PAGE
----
VIII. In the month of June, 1848, an humble laborer, while occupied in digging a mill-race for Colonel SUTTER, at Sutter's Fort, first made the discovery of gold in California, and from that time to the present more than six hundred million dollars in value of gold has been received from this section of the continent.
The silks, now so extensively worn in every part of the civilized world are the product of industry—the worm, an humble insect, produces all the silk.
The recent experiments made in the cottonizing of flax have acquired additional importance from the present disturbed state of the cottongrowing districts of the United States, and these misfortunes may be the means, under Providence, of renewing the cultivation of tax in NewEngland, so long neglected.
The great export of flaxseed in India evidences that flax is raised in great abundance in that part of the globe. In France the finest cambrics are made of flax, and the richest laces are of that material. The French linen cambrics are beautiful goods.
In the year 1812 it was deemed PATRIOTISM to clothe in homespun; and the President of the United States wore a broadcloth suit of clothes, the wool and the fabric of which were from New-England. E. M.
STATISTICS OF MANUFACTURES IN THE UNITED STATES.
The Superintendent of the census has recently published (under an act of Congress, passed June 12, 1858) an abstract of the statistics of manufactures gathered in the seventh census, (year 1850.) These statistics are for the year ending June 1, 1850, and include the number of establishments, capital, cost of raw material, number of hands employed, cost of labor and value of products of the manufactories in this country.
On the ground of “better late than never” we are glad to see this compilation, although the length of time since the materials were gathered confines its value to comparison with previous statements; for, in the rapid growth of our country, statistics of ten years ago have no value as positive information of the present. We hope the same summary of statistics from the eighth census will be given in time to secure the purpose of present information as well as future reference. It is on the latter ground, and as showing some curious results, that we publish an abstract of the results, for we can hardly suspect the seventh census of giving anything new or particularly accurate. Its compilation was too consistent with “red tape;" and the unavoidable results of having politics mixed with statistics to obtain either of these essential elements of a proper census, are shown in this new document.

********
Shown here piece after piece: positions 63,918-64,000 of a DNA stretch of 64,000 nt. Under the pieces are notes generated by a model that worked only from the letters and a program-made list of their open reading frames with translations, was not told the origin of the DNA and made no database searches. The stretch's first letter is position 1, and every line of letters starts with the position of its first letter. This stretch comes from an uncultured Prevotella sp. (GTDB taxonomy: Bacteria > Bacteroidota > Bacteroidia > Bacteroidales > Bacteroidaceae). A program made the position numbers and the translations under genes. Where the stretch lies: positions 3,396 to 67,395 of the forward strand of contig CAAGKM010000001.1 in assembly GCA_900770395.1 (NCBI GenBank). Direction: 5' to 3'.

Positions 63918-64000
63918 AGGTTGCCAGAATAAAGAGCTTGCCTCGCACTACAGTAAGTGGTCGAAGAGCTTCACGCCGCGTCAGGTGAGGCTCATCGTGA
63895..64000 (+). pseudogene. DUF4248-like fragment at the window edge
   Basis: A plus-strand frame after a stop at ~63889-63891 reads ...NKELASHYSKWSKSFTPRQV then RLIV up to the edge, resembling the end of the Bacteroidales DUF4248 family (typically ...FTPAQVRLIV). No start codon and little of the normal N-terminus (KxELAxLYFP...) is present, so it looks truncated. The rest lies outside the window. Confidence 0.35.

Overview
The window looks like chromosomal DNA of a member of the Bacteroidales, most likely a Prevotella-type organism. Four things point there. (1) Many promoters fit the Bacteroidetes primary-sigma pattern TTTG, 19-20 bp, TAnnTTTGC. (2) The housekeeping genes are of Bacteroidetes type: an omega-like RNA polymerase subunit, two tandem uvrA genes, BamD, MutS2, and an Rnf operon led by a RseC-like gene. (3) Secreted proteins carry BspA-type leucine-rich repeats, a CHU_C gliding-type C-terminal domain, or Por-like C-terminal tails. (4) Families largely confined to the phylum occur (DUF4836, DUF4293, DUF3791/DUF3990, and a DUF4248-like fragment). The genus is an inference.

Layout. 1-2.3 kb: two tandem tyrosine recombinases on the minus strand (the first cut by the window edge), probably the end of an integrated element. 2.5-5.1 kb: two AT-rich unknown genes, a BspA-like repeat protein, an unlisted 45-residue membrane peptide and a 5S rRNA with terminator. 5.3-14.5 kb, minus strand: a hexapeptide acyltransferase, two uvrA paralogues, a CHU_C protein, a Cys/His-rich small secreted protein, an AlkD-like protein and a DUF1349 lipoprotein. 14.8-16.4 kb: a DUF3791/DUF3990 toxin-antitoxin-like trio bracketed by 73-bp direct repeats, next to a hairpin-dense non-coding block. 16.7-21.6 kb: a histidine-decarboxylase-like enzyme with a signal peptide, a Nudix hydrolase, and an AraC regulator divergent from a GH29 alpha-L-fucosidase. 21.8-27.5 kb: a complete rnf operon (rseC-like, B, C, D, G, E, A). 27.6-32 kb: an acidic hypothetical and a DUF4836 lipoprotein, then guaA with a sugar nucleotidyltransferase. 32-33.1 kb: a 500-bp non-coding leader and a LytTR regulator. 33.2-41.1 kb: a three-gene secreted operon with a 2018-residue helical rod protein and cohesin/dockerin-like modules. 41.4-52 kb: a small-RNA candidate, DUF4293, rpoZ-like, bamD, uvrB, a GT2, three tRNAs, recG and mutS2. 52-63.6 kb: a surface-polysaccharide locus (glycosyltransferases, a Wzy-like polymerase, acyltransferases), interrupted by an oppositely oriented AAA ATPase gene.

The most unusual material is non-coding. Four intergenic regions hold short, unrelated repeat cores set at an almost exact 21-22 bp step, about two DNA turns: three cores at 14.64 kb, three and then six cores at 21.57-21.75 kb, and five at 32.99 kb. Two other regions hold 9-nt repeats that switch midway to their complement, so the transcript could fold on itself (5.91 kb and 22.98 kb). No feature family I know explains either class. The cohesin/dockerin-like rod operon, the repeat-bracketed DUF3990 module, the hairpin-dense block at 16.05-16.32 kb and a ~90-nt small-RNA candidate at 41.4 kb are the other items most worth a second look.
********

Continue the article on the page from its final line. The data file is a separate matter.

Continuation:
The statistics of manufactures show some curious results. We have culled a few of these, but would repeat the caution, that facts and the figures of the census may not always agree. Taking manufactures in their alphabetical order, we find that first, New-York, and secondly, Pennsylvania, have the largest manufactures of agricultural implements, and together manufacture one-third of the total product of nearly seven millions of dollars. Artificial flowers are manufactured almost entirely in New-York. Ashes come four-fifths from New-York and Ohio. Bagging and cordage are mainly manufactured in Kentucky, New-York and Massachusetts. Bakeries are generally in the order of the trade and population of a State, except in Maryland, which has about 10 per cent. of the total, and ranks fourth, or next to Pennsylvania. The singularity with blacksmiths is in liking California, almost eight per cent. of the total being there, and that State ranking third on the list. Ninety per cent. of the bonnets are made in New-York-Pennsylvania making the balance. Three-fourths of the boots and shoes are from New-England, and one-half from Massachusetts. Breweries and bricks are in New-York and Pennsylvania greatly in excess of their proportionate population. Buttons are over one-half from Connecticut. Calicoes are mainly a product of Rhode Island and Massachusetts. The manufacture of rail-road cars is the first article in which the West makes its appearance as a large manufacturer; Indiana manufactures almost one-cighth of the total. In cement we find that New-York and New-Jersey are the only States showing any considerable production. Charcoal is mainly a New-Jersey product. Chemicals and clothing chietly come from New-York, Pennsylvania, Massachusetts, Maryland and Ohio. Carriages are made by New-York, Ohio, Connecticut, Pennsylvania and New-Jersey in about equally relative quantities. The number of carriages vary, however, much ; Ohio has more than double any other State, but at a less cost for each. Coal is put down almost exclusively to Pennsylvania, erroneously leaving Illinois, Maryland and Ohio out. In copper and brass Connecticut is first. In cotton manufactures Massachusetts has one-third, New Hampshire one-eighth, Rhode Island, Pennsylvania and New-York one-eleventh, and Connecticut one-sixteenth of the total. Maine and Maryland have each over two millions of dollars; Virginia, New Jersey and Georgia over one million of dollars in annual production. Cotton and wool mixed are nine-tenths from Pennsylvania. Cutlery, against common belief, is manufactured almost in proportion to the general manufacturing business of each State. Glass is from Pennsylvania first; Massachusetts and New-Jersey next; and New-York fourth. Hardware is from Connecticut and New-York mainly: Hats and caps are from New-York first; then New-Jersey; and Pennsylvania, Connecticut and Massachusetts next. Half of the hosiery is from Pennsylvania. India rubber goods me from Connecticut, New-Jersey and New-York. Rough iron comes from Pennsylvania; the finer manufactures from New-York. Lead is from Wisconsin and Illinois. Lumber is from New-York, Pennsylvania, Maine and Ohio in their order. Millinery is from New York. Millstones are from Ohio. Castor oil is manufactured four-fifths from Missouri, and hence we suppose the name of the people. Music dwells in New-York according to the census. Nails come mainly from Massachusetts. Lard oil from Ohio. Whale oil nine-tenths from Massachusetts and NewYork as commercial centres, and one-tenth from New-Jersey. Paper is first from Massachusetts; then Connecticut and New-York; and fourth from Pennsylvania. Perfumes are two-thirds from Pennsylvania, NewYork having only one-sixth of the production. Pork and beef is first from Ohio; then Indiana; then New-York, Kentucky and Missouri equally. Illinois, now high in rank, in 1850 had only three per cent of the total. Delaware leads in gunpowder, Connecticut second, and NewYork and Massachusetts next. New-York has half the printing and book